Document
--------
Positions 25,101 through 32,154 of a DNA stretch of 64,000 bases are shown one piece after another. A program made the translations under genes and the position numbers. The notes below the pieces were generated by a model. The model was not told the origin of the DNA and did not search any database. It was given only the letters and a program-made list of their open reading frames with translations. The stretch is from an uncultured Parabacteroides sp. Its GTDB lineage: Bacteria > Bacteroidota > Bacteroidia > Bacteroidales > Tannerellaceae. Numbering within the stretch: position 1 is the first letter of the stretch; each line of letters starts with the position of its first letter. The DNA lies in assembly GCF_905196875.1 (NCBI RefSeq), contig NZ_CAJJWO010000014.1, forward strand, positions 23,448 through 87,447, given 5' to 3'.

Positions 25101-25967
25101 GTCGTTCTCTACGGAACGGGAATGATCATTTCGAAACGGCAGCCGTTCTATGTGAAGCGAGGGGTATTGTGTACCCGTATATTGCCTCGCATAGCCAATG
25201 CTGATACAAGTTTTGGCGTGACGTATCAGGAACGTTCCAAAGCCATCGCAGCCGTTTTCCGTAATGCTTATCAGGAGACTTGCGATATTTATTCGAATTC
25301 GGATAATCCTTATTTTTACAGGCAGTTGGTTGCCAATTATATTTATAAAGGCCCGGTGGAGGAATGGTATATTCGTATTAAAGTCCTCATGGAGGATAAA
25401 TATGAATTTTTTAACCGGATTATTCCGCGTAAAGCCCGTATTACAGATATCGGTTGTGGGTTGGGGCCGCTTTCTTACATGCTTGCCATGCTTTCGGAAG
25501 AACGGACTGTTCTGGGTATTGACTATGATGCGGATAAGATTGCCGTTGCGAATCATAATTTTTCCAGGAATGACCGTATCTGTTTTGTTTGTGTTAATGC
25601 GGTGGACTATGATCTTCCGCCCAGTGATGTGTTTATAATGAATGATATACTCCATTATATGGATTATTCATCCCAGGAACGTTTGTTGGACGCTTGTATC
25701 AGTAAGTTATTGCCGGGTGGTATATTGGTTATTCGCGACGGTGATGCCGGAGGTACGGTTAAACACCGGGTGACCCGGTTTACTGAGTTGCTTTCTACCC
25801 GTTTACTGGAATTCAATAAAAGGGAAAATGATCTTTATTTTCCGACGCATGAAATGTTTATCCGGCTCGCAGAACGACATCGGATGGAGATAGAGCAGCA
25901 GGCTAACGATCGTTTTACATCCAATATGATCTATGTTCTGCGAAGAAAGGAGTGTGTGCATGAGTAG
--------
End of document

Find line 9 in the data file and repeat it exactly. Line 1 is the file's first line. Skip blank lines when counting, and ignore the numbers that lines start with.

25701 AGTAAGTTATTGCCGGGTGGTATATTGGTTATTCGCGACGGTGATGCCGGAGGTACGGTTAAACACCGGGTGACCCGGTTTACTGAGTTGCTTTCTACCC